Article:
All this occupied his thoughts for but a moment. Now Darcy moved to be near Elizabeth, making sure he did not startle her until he was standing beside her. "If there are any volumes which you would like to read, please feel free to do so at your leisure," he remarked by way of greeting.

Elizabeth uttered a quiet gasp, then turned to face him. "Thank you," she answered, his blessing encouraging her to take out one of the books she had been fingering, for a closer inspection.

"Have you enjoyed your tour?" he asked, his eyes watching avidly the movements of her fingers, and the turn of her head, she opened the book in her hands.

"Pemberley is truly a beautiful house," she replied, the appreciation clear in her tone as well as her words. "And Mrs Reynolds was a most capable guide."

"Indeed, you cannot praise either of them too highly for me. I have known both for as long as I can remember, and regard each as my anchors in an often chaotic world." He paused, in order to fix his eyes upon her own. "Will you allow me to spend the rest of the day with you?"

"Have you not business with your steward?"

"It is done. I am fortunate enough to have a most efficient household. My steward keeps me up to date through correspondence whenever I am away, ensuring that when I am here, there is not much left that has not already been dealt with." He changed his tone to one of profound earnestness. "Please, allow me to keep you company. We may do whatever you wish to do." He smiled at her, then held out his arm for her to take.

Elizabeth turned to window, observing the glorious view it beheld. "It seems such a pity to waste this fine day in doors. Let us go out." She took his hand.


As the days in Derbyshire turned into weeks, Elizabeth felt a change come over her. Or rather, a reversal. Before her marriage, she had considered herself as lively, witty, intelligent, and of equal worth in the company on men. The Earl had changed all that, forcibly transforming her into a silent creature, afraid to speak even when away from him.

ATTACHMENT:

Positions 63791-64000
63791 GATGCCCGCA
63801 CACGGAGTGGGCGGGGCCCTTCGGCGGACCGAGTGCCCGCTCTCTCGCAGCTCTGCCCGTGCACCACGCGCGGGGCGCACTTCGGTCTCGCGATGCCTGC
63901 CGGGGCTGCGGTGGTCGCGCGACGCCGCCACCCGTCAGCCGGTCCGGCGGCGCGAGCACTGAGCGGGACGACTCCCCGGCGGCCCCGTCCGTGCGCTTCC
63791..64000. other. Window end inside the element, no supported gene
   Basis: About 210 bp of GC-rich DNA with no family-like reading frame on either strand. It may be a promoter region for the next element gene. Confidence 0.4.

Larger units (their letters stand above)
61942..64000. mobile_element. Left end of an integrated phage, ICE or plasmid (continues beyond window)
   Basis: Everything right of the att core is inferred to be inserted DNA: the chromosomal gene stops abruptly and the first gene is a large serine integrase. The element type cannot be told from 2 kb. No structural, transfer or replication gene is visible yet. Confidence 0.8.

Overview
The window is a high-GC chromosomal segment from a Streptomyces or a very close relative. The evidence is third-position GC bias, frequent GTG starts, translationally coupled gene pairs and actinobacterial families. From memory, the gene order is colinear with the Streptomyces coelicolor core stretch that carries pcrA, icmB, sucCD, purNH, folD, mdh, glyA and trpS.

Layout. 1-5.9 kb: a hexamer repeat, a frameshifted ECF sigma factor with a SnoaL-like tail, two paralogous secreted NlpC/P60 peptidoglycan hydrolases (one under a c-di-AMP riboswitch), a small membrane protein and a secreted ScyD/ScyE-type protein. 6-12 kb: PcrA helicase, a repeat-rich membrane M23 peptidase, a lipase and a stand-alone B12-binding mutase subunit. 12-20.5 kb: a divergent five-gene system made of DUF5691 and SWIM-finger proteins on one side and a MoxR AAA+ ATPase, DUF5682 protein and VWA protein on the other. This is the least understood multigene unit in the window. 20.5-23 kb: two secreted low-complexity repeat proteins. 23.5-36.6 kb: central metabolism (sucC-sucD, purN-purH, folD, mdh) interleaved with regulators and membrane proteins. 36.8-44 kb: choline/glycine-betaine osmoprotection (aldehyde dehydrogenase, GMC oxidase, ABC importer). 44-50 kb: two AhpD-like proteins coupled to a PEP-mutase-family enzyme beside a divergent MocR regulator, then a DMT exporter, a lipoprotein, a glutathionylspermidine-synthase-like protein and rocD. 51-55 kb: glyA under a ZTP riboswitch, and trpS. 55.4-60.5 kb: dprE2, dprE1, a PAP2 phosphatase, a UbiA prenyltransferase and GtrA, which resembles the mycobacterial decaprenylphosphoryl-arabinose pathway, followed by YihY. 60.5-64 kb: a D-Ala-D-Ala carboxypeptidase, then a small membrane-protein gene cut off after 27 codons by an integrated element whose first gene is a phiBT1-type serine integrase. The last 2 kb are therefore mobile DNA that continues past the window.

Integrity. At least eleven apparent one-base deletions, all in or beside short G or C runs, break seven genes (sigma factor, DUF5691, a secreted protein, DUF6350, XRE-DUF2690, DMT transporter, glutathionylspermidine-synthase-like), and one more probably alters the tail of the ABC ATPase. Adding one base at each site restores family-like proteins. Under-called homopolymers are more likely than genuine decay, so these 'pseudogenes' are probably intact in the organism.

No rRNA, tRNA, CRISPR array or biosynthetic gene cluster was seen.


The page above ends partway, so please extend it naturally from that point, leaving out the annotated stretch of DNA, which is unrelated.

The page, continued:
Now however, she seemed to be coming out of that spell, and into another, altogether more pleasant one. Even in the days of rain, Pemberley still produced its marvellous wonderment; a stark contrast to the gloomy estates of her husband. Its location, set as it was in a valley, presented the illusion that it was shut away from the rest of the world, in its own private existence, where nothing could tarnish its beauty. Nothing could touch it, even in bad weather it still shone to all who resided upon its lands. Elizabeth found herself feeling safe, whatever part of the ten mile round estate she happened to be in.

Emboldened by the security she felt, shades of her old character were now tentatively let out, first for a trial showing, proceeding into a continued presence when no one displayed any disapproval or objection to them. Even her wit, which had been one of the first traits she had been obliged to discard upon her marriage, could reign free here, and was even returned and responded to, as she found that her hostess and host could be just as proficient in the art.

As the weeks continued, Elizabeth finally felt sure enough of herself to explore what had long been apparent to her: Mr Darcy's feelings. Since their time spent together in Kent, she had been aware of his love for her. But until now, she had not felt the liberty needed to explore it, or to try to perceive her own. It was a love like nothing that she had ever witnessed before. Even between Jane and Bingley, a match she knew to be a happy one, Elizabeth had never seen such a depth of devotion.